And if you look at it as a rye whiskey…Well, there are certainly a lot of ryes out there that I prefer for less money. (Like High West Double Rye or Templeton Rye, or just good old stand-by Rittenhouse Bonded.) Although I suspect that given the strength of this whiskey, it would make a very nice Manhattan.
Ultimately, I’d saw that the Abraham Bowman High Rye Bourbon is an interesting whiskey and worth trying, but I’m not sure I’d pay $70 for it again.
The first thing you notice about the Balblair 2001 vintage scotch is how light in color it is, despite being aged in ex-bourbon casks for 11 years. That is because, unlike many Scotches, this is not doctored with caramel coloring before bottling. But the age is definitely there.
It has the sweet aroma of cereal malt with vanilla (presumably picked up from the bourbon barrels). The flavor is also slightly sweet with caramel and cereal grain, along with a dry oakiness. There is some spice (cinnamon, perhaps) and notes of bitter chocolate, especially on the rather long finish.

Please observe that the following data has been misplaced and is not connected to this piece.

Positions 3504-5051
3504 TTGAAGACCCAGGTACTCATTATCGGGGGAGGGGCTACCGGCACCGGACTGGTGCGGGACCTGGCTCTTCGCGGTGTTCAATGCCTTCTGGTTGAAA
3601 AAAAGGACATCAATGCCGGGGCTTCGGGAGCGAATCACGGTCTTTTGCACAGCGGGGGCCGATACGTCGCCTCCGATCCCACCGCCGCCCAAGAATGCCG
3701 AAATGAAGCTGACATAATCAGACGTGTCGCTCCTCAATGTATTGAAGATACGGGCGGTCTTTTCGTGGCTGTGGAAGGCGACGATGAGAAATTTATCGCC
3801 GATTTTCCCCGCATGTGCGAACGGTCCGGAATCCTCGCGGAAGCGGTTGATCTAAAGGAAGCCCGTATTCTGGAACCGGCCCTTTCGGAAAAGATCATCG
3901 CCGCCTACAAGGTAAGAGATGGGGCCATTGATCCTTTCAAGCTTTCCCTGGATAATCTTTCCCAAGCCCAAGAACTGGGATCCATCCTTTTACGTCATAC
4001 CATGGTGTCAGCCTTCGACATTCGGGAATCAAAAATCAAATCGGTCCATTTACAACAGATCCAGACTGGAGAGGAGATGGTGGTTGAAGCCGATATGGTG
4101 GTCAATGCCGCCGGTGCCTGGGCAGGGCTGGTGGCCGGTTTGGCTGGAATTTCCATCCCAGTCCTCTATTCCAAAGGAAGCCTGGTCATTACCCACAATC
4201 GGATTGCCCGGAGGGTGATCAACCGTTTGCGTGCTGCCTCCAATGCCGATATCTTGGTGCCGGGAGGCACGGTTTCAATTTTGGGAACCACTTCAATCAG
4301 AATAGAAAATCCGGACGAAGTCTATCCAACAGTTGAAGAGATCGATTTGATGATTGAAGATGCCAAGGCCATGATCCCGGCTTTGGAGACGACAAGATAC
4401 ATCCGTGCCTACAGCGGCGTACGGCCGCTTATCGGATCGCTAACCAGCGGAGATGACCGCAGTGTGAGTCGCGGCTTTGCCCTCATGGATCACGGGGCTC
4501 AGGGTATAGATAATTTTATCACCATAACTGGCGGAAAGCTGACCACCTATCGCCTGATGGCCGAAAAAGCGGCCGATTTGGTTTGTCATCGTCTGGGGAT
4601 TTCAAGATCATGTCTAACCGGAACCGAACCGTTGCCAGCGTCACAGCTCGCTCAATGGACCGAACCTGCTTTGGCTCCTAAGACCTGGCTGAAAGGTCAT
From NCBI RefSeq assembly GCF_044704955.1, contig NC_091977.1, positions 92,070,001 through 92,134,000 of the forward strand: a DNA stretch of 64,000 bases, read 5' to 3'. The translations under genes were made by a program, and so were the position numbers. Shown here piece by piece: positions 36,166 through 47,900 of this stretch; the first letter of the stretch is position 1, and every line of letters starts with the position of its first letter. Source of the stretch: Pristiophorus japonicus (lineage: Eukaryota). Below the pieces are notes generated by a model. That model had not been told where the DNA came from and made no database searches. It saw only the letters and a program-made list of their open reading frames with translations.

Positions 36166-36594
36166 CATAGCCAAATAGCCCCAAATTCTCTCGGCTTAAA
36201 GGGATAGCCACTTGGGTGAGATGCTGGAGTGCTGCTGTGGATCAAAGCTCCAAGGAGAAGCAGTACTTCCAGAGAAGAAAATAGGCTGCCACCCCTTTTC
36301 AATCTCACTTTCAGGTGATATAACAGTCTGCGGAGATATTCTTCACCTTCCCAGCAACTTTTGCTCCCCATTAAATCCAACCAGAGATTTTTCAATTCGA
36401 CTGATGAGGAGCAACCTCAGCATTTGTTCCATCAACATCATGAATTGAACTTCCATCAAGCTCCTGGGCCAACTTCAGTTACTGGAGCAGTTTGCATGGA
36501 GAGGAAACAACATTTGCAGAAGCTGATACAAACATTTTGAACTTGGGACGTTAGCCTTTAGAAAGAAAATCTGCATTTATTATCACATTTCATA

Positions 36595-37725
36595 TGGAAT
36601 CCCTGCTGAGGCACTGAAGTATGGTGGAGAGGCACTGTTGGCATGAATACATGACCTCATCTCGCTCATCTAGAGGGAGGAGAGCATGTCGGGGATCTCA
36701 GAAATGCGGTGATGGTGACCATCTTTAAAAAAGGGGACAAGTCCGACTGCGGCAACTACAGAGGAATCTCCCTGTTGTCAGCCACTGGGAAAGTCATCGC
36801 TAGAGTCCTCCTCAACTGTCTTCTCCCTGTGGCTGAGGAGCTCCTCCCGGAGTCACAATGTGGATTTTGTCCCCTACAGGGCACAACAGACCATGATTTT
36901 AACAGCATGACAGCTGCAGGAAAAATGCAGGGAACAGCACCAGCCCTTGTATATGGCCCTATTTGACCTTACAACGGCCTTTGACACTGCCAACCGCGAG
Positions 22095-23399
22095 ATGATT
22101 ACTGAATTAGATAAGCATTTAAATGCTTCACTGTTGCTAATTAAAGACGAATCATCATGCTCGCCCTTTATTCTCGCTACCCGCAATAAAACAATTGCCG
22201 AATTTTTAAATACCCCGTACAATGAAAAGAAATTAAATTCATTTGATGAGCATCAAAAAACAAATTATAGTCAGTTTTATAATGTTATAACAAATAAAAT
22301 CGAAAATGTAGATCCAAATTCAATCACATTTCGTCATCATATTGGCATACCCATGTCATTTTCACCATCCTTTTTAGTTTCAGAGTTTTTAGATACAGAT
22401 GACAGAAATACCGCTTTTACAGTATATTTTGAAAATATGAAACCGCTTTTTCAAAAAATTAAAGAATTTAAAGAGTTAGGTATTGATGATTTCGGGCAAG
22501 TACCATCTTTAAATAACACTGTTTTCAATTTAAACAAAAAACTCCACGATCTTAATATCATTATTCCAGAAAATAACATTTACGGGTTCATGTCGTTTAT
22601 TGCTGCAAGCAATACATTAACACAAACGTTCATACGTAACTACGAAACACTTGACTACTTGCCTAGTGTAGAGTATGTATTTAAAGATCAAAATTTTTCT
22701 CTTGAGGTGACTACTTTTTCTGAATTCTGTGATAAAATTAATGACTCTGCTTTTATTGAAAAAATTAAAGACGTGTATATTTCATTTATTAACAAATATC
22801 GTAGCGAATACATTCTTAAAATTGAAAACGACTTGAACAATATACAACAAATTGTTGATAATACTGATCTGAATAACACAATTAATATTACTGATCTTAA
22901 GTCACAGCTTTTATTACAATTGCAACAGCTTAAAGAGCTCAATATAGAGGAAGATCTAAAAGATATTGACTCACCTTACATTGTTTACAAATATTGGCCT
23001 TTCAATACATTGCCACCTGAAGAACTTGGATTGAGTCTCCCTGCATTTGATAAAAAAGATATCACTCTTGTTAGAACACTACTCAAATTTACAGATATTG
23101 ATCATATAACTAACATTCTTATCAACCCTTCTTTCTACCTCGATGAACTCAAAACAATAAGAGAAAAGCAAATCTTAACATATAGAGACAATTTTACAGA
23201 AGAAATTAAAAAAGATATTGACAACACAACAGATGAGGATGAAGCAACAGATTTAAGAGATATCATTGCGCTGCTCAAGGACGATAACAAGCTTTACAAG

The Balblair 2001 Single Malt Scotch is good, but unspectacular. It didn’t have as much balance as I was hoping for. There are definitely interesting elements there, but I didn’t think they all came together.
As this whisky is a little hot at 92 proof (46% abv), adding some water isn’t out of the question. I found that I could discern more of the flavor after doing so.
Dewar’s is one of the most popular brands of blended Scotch whisky in the world. And the whisky that forms the heart of those blends is made in the town of Aberfeldy in the Scottish Highlands.
The Aberfeldy distillery was opened in 1898 by the Dewar family and has been producing whisky pretty much ever since. (It closed briefly during the two world wars.)